mysqldump -uroot -p exampledb | gzip > /var/backups/mysql/exampledb.$(date +”%Y_%m_%d_%I_%M”).sql.gz

   To automate the backup process ‘mysqldump’ must have the user password inline, so it’s highly recommended to set up an additional database user specifically for backups.

   Open a crontab editor:


       crontab -e

   and add the following line at the bottom:


       0 1 * * *    mysqldump -uroot -p exampledb | gzip > /var/backups/mysql/exampledb.$(date +”\%Y_\%m_\%d_\%I_\%M”).sql.gz

   The “0 1 * * *” stands for a schedule on every 01:00 or everyday at one after midnight. The cron line format is “m h  dom mon dow   command”, where: 


  •        m – is for minutes

  •        h – is for hour

  •        dom – is the day of the month

  •        mon – is the month 

  •        dow – day of the week

   The  ‘*’ symbol in any of these means “on every” minute, hour, day and so.


   Saving the crontab will set your backup on schedule and you are good to go.

How to open SSH port on Ubuntu / Debian with ‘ufw’

   Ufw or ‘uncomplicated firewall’ is a really nice tool that allows you to easily manage ‘iptables’ firewall in Linux with a bit more user friendly frontend instead of ‘iptable’ chains and rules.

   It’s included in the most recent version of Debian and Ubuntu and we’ll start with a simple example – how to open or restrict SSH access to your cloud server.

   To allow the SSH port:


       ufw allow ssh



       ufw allow 22/tcp

   This will open the SSH port ( TCP 22 ) to the entire world.

   Your cloud server is a public machine and you might want to protect it a bit better than being open to the whole Internet. To restrict the SSH access from only one IP address you can do:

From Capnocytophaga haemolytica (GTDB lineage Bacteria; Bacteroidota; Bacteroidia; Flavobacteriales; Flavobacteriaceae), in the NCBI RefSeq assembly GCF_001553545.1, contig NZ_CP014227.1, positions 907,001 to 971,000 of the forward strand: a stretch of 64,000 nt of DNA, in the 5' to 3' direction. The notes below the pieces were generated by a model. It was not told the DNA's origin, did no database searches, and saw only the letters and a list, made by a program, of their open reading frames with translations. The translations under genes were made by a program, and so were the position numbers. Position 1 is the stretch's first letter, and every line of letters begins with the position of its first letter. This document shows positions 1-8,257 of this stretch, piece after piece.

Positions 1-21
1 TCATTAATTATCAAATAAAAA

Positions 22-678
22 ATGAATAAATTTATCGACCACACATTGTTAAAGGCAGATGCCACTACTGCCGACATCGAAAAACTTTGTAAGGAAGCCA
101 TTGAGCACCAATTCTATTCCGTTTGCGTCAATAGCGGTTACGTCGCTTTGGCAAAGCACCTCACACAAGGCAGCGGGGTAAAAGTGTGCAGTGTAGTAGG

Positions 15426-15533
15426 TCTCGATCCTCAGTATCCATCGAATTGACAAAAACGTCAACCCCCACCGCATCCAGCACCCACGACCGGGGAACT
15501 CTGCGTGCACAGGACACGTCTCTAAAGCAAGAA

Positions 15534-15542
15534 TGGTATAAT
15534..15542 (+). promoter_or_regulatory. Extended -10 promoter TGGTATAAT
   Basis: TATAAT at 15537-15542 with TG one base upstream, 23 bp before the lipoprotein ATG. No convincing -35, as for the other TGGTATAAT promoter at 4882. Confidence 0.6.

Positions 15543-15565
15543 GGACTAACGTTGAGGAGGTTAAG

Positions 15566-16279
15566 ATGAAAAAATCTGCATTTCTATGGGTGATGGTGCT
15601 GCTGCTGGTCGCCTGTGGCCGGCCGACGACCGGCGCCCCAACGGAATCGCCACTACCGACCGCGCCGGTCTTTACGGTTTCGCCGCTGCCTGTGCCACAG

ufw allow from your_ip_address to any port 22

   for example


       ufw allow from to any port 22

   You can also allow SSH access to you server from a range of addresses using the network slash notation:


       ufw allow from to any port 22


   Before we are ready to go with your new firewall setup with ‘ufw’ we can check if it’s enabled by:


       ufw status

   and eventually if you get “status: inactive” enable it:


       ufw enable


   Get updates on cloud server security topics by following CloudBalkan.

Recursive search for a word in directory contents with grep and rgrep

   An easy way to search for a word within directory contents is the ‘rgrep’ command:


       rgrep “word /some/directory

   If you don’t have the rgrep command installed on your distribution, you can use grep with the following flags:


       grep -rnw “word/some/directory




       grep -rnw “Failed password” /var/log/auth.log

   will list you all unsuccessful login attempts on your machine.



How to create an ‘tar’ archive from files newer than specified date

   If you need to archive only the recently modified files you can use this simple syntax of the ‘tar’ command:


       tar czf target-filename -N “8 hours ago” source-directory
   The ‘-N’ flag (newer) accepts standard GNU relative date formate like “8 hours ago”, “1 day ago” and “-1 month” aswell
   The ‘tar’ archive preserves the directory tree with all subfolders, making this command quite useful for easy file system incremental backups.
   An example use of the command to backup your web files modified during the last day, will look like:


       tar czf /var/backup/archive.tar.gz -N “1 day ago” /var/www